Under the hood the Great Wall V240 houses a 100kW/200Nm 2.4-litre four-cylinder petrol engine with a five-speed manual gearbox. The engine performs well for its size but don’t expect it to set any records for speed, especially on hills. Fuel economy could be better, with the manufacturers claiming 10.7L/100km.

There is a diesel version of the V240 (the V200) which offers 105kW/310Nm from its two-litre four-cylinder diesel engine. The V200 is paired with a six-speed manual transmission and consumes 8.3 litres per 100km, and I couldn’t help but wonder why the V240 wasn’t equipped with the six-speed transmission.

Drive time

There are two distinct and different types of driving for any farm ute — on road and off road. For me, the off-road capability far outweighed the on-road comfort for any ute. We live on a well-tracked hill-country farm, but those tracks are only grass and there are gradients and surfaces that demand respect. Rolling from tarmac to turf in the Great Wall is incredibly simple, as 4WD high range can be engaged on the move with the push button on the dash. I always operate a farm ute in low range off road and with the Great Wall this needs to be engaged when you are stationary. Once again, it is with the simple push of a button and a dashlight confirms what range you are in. The gear ratio on the Great Wall is superb in low range, tackling hills and pulling loads with ease. Possibly of more interest to farmers will be the differential performance and I am pleased to report it has never let me down. There is nothing more frustrating than driving a ‘4WD’ vehicle off road only to watch one wheel spinning by itself when the vehicle is slightly off balance. In terms of carrying capacity, the Great Wall cannot match other claims by ute manufacturers. But I have carried a bundle of posts and loads of manuka firewood to and from the back of our farm with no issues, and that ticks all the boxes in my book. One aspect of the V240 that you do have to be aware of is the 4WD engagement system. If you are out on the farm in low range and you turn the key right off you will have to push the 4WD-low button once you start the engine again. This is a minor detail but one to be mindful of, especially if the ute is being driven by less-experienced employees.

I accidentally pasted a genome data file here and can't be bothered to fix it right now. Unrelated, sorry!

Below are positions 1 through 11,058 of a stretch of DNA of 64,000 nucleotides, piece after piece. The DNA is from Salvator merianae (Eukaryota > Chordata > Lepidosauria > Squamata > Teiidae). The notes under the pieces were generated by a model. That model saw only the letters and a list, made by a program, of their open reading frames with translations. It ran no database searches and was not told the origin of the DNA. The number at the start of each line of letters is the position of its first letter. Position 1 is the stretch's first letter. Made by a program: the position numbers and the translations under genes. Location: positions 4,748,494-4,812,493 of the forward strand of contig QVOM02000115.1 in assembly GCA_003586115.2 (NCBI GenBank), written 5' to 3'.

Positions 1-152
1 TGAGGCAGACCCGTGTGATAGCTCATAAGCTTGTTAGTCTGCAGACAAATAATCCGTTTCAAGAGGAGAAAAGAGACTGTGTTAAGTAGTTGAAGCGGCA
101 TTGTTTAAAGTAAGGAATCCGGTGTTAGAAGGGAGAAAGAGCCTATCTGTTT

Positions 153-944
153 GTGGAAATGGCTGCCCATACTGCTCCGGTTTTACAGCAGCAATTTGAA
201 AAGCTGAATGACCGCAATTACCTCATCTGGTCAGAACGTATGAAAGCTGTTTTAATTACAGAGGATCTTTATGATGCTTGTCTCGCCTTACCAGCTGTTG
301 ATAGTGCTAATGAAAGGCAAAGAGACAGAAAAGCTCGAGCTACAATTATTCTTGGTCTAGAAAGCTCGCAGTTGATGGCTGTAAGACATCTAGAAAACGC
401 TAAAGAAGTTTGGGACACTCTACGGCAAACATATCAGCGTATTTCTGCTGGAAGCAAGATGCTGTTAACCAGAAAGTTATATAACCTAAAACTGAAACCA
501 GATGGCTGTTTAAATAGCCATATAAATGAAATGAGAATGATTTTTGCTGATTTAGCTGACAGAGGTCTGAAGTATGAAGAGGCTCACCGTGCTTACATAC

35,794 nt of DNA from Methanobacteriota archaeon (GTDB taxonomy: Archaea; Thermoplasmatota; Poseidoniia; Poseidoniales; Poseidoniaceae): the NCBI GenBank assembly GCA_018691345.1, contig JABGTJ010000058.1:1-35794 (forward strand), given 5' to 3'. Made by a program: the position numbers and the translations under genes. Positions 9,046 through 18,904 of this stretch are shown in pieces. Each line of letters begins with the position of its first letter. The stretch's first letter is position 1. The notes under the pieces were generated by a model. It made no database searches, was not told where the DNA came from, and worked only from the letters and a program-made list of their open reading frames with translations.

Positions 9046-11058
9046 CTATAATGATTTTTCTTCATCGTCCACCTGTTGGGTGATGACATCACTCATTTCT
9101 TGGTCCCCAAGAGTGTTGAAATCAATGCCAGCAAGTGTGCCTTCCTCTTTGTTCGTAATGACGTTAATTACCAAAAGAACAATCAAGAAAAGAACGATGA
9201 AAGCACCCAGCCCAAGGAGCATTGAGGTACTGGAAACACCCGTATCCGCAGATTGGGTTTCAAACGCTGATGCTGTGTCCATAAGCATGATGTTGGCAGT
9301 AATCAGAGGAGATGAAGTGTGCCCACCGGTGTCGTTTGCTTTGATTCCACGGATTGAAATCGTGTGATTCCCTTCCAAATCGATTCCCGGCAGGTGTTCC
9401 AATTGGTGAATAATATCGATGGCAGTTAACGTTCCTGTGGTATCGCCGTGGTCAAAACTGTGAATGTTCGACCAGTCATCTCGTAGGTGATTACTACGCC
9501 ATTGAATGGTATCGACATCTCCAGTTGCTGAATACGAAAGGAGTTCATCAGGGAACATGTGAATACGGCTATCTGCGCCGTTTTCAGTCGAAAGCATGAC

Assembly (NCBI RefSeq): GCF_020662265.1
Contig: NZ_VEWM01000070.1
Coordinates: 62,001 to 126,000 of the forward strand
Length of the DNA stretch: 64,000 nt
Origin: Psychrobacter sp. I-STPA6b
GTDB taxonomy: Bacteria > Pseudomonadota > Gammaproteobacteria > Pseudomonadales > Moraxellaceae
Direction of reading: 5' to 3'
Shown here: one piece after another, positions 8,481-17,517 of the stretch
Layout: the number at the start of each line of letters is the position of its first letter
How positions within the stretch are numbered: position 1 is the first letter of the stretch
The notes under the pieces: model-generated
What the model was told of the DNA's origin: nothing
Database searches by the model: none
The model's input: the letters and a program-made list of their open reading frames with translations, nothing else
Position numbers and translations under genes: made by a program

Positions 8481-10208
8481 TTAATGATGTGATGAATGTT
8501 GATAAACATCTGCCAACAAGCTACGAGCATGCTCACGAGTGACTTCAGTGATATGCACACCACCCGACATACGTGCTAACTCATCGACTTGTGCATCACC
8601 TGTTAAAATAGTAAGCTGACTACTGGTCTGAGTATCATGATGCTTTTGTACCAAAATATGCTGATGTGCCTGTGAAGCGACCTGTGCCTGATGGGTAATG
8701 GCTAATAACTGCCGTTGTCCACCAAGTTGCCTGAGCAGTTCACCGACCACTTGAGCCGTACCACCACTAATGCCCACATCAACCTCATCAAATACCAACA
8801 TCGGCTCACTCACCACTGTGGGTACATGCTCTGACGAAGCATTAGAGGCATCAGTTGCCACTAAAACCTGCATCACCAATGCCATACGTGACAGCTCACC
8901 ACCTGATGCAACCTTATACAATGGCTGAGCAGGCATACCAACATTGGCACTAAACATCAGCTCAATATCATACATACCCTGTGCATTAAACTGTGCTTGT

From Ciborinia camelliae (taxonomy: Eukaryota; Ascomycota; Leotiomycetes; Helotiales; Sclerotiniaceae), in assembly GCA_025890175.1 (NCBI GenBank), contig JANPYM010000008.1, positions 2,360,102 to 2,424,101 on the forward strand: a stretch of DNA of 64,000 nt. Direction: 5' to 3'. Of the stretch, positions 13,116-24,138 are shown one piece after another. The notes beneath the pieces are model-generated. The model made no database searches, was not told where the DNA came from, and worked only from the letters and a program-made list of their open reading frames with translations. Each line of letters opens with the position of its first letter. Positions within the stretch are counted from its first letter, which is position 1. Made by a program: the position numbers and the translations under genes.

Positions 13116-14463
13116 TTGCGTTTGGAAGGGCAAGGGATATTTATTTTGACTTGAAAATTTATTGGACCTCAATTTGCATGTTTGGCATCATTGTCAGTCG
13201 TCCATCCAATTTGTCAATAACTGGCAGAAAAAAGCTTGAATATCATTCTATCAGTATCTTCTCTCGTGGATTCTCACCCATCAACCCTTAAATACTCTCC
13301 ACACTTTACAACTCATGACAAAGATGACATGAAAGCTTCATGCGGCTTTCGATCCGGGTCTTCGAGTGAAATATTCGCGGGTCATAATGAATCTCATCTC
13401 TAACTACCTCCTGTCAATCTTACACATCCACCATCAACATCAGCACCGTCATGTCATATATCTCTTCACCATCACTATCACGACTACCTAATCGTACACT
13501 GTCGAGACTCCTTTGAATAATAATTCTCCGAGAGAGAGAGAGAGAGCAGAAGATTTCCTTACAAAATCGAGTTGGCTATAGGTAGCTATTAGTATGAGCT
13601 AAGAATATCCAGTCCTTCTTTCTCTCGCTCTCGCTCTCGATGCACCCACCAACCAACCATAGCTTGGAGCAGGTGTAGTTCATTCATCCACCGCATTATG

Head turner

One of the aspects of owning a Great Wall that has surprised me is the general public interest. Whether it be filling up at a servo or when someone visits the farm, people always ask about the Great Wall ute. It seems everyone knows what they are but are almost afraid to buy one for themselves, hence the questions. Chinese-made goods have long had a negative stigma associated with them, but times are definitely changing. The Great Wall V240 ute is proof of a practical, no-nonsense workhorse that shames its competitors in value-for-money terms.

And what answer do I offer to the most commonly asked question of all (“So what does your Great Wall ute go like?”)? I normally just throw them a smile and say the only word that encompasses my experience thus far: “Great.”

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Photography: Andrew Stewart